Speaking as Chair of RACS Aotearoa NZ National Committee (Aotearoa NZNC), Associate Professor Andrew MacCormick said the justification for a body like Te Aka Whai Ora, that focuses on the health needs of Māori, is plain to see in the government's own data.

In a report released in February 2024, Manatū Hauora - Ministry of Health said: "In Aotearoa New Zealand, people have differences in health that are not only avoidable but unfair and unjust.".

The Health Status Report 2023 shows Māori women die on average seven years earlier than European/Other women. For Māori men, the average is eight years earlier. At nearly 150 per 100,000 people, Māori people’s avoidable mortality rates are more than double that of European/Other groups.

"That's pretty damning," Associate Professor MacCormick said.

"Where do we - as a nation that values fairness and cares about our fellow Kiwis - go from here in making meaningful progress to reduce health inequities? The difference between equality and equity seems to be being ignored."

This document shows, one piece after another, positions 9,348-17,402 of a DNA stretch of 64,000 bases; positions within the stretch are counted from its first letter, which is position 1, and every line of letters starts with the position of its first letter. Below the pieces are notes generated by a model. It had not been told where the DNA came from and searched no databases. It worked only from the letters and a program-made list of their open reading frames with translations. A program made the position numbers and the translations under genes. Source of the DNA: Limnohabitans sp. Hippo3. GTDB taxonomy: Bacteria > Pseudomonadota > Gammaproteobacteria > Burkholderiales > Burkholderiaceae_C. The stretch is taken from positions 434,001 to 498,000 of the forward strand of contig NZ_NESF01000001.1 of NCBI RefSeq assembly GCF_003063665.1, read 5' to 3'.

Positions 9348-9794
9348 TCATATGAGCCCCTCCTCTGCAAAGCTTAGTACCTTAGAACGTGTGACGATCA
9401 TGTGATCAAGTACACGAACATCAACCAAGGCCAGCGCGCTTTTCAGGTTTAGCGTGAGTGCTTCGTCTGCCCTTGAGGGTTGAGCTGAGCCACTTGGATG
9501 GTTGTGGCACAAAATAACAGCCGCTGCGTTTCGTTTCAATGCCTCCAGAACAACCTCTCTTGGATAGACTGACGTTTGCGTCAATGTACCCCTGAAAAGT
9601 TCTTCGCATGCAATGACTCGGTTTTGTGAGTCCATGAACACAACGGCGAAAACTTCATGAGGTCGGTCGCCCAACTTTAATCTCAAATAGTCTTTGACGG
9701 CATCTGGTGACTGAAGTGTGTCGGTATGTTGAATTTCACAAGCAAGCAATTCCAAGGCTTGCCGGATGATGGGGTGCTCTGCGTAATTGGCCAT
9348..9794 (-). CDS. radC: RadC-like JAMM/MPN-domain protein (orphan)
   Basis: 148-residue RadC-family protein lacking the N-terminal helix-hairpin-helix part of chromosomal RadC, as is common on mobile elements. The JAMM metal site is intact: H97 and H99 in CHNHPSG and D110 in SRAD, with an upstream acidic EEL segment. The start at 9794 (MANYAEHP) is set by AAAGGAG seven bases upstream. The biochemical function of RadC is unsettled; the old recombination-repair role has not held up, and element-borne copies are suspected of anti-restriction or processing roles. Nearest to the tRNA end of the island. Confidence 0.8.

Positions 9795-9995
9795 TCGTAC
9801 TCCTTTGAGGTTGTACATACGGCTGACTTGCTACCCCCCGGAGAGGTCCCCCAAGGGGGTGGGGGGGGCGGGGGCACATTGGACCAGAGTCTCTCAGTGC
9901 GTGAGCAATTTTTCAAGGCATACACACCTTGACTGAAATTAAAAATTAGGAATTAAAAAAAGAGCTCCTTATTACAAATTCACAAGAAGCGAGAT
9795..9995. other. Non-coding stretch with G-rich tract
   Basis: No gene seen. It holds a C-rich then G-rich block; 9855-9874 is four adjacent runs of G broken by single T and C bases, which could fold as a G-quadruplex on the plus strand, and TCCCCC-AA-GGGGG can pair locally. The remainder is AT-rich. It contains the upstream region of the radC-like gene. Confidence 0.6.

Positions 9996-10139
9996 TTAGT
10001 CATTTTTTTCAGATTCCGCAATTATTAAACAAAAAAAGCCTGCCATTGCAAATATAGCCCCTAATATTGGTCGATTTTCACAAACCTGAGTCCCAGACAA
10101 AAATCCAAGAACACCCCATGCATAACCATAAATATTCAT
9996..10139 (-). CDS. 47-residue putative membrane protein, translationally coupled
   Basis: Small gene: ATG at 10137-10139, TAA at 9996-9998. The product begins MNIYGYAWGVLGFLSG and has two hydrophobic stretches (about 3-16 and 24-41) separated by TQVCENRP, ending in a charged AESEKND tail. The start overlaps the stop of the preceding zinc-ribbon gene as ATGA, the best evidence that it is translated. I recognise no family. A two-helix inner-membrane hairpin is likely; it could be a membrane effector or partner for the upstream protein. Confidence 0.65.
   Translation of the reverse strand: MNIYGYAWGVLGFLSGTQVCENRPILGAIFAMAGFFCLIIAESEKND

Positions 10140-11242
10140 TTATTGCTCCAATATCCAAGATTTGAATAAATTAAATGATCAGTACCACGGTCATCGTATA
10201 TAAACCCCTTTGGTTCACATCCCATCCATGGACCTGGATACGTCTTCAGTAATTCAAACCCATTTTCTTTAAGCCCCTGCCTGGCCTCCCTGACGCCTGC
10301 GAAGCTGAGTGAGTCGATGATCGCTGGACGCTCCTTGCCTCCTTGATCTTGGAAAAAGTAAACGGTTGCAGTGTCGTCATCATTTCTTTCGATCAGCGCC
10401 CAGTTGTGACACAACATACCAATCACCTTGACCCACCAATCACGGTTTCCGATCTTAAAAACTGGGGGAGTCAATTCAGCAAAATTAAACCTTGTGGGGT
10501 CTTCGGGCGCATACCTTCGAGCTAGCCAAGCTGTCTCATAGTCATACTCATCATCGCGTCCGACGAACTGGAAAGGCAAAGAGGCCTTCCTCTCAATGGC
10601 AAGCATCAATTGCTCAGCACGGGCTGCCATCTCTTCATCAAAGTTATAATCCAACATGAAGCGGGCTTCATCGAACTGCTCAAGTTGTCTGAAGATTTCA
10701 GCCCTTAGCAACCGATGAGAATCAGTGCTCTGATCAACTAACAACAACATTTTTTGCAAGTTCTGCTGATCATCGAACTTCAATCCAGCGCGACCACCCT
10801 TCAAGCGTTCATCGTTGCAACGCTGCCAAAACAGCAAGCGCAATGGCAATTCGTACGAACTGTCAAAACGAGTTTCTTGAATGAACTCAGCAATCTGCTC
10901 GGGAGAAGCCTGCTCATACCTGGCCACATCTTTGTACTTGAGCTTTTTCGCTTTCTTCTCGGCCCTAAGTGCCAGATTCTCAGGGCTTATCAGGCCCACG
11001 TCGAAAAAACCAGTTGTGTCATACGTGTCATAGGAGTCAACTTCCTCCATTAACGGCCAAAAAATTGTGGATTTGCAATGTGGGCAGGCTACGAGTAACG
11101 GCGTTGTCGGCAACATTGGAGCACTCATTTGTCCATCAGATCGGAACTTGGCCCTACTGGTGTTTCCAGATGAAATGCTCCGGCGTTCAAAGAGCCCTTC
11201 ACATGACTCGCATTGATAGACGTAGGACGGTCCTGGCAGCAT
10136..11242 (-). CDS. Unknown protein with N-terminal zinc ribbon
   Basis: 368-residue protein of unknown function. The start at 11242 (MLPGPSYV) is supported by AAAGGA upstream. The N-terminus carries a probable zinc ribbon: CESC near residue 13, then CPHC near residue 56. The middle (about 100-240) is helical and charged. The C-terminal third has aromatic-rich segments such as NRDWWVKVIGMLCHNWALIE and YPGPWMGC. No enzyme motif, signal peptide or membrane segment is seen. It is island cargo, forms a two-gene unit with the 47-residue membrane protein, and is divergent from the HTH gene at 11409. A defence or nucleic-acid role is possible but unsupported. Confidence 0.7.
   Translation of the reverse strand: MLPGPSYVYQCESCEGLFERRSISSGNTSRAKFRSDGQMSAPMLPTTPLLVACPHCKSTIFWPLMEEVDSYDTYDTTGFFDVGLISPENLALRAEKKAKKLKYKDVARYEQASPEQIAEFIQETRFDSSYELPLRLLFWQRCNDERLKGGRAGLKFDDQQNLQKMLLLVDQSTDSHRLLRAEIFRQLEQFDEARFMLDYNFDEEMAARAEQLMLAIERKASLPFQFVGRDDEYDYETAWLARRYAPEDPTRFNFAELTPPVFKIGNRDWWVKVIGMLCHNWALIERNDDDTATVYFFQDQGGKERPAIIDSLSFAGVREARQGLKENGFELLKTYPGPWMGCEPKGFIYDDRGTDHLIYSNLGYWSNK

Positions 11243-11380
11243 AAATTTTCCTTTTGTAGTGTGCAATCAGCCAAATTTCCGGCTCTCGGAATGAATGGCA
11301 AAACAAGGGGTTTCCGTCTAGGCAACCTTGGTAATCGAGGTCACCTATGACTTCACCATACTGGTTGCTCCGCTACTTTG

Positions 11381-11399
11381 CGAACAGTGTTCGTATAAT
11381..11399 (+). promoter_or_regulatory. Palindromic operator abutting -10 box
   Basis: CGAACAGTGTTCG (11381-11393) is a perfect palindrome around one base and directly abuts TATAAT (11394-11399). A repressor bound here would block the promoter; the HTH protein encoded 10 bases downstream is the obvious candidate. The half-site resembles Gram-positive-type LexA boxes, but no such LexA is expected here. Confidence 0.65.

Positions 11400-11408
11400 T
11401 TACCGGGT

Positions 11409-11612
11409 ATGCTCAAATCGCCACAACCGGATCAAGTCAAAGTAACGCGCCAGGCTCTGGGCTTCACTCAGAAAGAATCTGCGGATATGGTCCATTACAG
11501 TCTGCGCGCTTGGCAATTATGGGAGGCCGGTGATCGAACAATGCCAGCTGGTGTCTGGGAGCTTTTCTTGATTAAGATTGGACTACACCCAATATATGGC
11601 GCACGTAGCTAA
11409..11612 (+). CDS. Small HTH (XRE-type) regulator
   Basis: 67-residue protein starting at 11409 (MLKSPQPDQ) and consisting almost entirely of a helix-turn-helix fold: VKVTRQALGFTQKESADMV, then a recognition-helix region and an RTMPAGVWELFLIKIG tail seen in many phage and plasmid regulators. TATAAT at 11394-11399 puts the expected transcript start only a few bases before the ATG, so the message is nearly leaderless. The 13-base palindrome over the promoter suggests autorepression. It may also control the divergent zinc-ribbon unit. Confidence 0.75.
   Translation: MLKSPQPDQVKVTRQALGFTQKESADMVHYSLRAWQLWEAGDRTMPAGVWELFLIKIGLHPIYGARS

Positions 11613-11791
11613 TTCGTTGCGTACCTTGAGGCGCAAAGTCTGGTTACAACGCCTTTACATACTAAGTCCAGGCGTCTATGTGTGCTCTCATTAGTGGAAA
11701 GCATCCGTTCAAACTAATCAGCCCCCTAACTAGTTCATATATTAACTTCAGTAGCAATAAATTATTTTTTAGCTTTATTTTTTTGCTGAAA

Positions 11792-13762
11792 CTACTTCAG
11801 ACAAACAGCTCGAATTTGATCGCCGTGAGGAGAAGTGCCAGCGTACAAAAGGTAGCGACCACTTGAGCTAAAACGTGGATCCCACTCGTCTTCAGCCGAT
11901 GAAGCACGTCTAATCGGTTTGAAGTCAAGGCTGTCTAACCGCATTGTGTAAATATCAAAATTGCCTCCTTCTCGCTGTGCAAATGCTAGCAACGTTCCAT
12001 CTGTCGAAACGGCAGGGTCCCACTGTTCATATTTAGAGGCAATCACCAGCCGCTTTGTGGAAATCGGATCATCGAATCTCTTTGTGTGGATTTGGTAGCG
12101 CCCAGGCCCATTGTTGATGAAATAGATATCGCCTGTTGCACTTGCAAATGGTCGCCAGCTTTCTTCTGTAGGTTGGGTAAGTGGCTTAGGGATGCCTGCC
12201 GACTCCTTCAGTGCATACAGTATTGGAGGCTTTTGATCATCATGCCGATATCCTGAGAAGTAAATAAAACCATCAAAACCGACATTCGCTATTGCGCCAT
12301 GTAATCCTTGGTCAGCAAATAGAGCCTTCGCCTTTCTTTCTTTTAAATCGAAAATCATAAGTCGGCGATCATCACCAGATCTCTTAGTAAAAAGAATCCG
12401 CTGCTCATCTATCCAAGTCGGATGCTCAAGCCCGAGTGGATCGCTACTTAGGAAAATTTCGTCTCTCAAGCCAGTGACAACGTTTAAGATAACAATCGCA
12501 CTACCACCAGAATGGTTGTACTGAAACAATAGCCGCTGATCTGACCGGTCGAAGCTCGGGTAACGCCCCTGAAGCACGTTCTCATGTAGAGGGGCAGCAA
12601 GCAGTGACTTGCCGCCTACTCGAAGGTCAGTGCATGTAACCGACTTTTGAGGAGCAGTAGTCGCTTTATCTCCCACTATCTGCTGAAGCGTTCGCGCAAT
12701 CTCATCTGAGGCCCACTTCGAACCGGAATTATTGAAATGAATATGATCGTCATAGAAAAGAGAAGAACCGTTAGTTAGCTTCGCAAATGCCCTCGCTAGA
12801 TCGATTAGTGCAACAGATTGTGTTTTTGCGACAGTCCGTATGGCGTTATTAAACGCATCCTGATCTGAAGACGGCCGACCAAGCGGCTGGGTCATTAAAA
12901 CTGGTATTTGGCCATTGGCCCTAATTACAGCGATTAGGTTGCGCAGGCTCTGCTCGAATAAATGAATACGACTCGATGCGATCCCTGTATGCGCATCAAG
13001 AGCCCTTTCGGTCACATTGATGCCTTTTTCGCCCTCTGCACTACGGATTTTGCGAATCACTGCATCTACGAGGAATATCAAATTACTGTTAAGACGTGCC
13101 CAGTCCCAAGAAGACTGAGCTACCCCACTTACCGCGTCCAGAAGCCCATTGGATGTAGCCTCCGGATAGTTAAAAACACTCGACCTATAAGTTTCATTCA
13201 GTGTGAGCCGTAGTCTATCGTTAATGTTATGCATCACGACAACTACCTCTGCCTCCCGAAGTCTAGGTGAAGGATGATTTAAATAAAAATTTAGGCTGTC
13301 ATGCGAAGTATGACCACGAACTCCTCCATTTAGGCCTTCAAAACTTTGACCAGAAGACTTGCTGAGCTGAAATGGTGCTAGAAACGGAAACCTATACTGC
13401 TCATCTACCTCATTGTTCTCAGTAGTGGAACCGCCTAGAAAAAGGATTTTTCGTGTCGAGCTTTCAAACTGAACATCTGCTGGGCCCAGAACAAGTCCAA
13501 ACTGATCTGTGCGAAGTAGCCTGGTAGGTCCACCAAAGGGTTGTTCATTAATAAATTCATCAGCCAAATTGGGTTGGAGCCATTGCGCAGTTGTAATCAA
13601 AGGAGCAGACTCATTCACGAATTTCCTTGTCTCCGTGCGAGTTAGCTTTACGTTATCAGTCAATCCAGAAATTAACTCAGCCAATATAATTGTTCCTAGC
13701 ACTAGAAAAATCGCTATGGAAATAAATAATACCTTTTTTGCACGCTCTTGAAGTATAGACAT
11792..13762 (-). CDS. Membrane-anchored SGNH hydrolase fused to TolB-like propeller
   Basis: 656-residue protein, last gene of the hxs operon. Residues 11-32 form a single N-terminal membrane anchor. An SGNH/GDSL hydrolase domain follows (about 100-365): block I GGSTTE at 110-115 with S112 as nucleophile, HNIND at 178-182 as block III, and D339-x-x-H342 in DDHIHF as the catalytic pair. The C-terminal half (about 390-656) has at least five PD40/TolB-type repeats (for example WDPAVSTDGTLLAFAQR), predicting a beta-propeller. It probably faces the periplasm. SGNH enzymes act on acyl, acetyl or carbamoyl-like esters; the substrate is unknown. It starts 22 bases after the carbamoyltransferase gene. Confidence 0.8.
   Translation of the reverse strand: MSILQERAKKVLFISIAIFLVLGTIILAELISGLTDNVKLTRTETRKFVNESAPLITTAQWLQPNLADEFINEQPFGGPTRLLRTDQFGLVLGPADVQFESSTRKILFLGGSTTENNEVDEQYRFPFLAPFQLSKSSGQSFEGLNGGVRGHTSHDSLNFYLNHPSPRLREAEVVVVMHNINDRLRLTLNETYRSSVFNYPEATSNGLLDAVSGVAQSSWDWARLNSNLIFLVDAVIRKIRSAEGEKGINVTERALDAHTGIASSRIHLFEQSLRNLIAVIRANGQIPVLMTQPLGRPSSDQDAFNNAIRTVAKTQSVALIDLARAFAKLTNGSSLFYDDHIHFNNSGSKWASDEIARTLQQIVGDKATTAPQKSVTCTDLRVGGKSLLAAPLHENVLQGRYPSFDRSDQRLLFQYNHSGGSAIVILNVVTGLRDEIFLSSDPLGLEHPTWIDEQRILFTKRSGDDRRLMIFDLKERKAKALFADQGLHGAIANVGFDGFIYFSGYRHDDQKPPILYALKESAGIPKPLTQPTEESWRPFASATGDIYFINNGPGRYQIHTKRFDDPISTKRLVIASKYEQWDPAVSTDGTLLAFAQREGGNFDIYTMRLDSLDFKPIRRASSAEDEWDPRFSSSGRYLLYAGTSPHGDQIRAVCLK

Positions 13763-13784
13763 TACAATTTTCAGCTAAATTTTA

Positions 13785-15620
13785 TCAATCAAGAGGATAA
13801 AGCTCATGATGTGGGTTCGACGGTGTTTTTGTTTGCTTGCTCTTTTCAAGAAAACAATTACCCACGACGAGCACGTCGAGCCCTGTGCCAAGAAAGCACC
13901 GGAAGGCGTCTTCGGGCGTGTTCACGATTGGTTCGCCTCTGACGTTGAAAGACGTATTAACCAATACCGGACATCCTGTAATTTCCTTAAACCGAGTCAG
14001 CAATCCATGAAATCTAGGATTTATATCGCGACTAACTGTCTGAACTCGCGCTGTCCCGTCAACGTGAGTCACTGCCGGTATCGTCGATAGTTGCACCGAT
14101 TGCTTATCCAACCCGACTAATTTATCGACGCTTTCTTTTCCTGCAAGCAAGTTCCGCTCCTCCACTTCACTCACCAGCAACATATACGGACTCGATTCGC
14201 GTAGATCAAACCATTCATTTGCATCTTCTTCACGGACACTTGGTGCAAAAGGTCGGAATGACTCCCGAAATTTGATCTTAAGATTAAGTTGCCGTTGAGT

RACS Māori Trainee Liaison Lead Professor Jonathan Koea said the disestablishment of Te Aka Whai Ora is a "huge blow for Māori health progress".

“Reverting to a system that has been ineffective at reducing disparities over the last 170 years is illogical."

At the same time, he says RACS in Aotearoa has ramped up its focus on health equity for all New Zealanders.

A key feature of Professor Koea's work at the College is encouraging more Māori into surgical careers. The aim is to have 150 fully trained and practising Māori surgeons by 2040; the bicentennary of Te Tiriti o Waitangi - Treaty of Waitangi.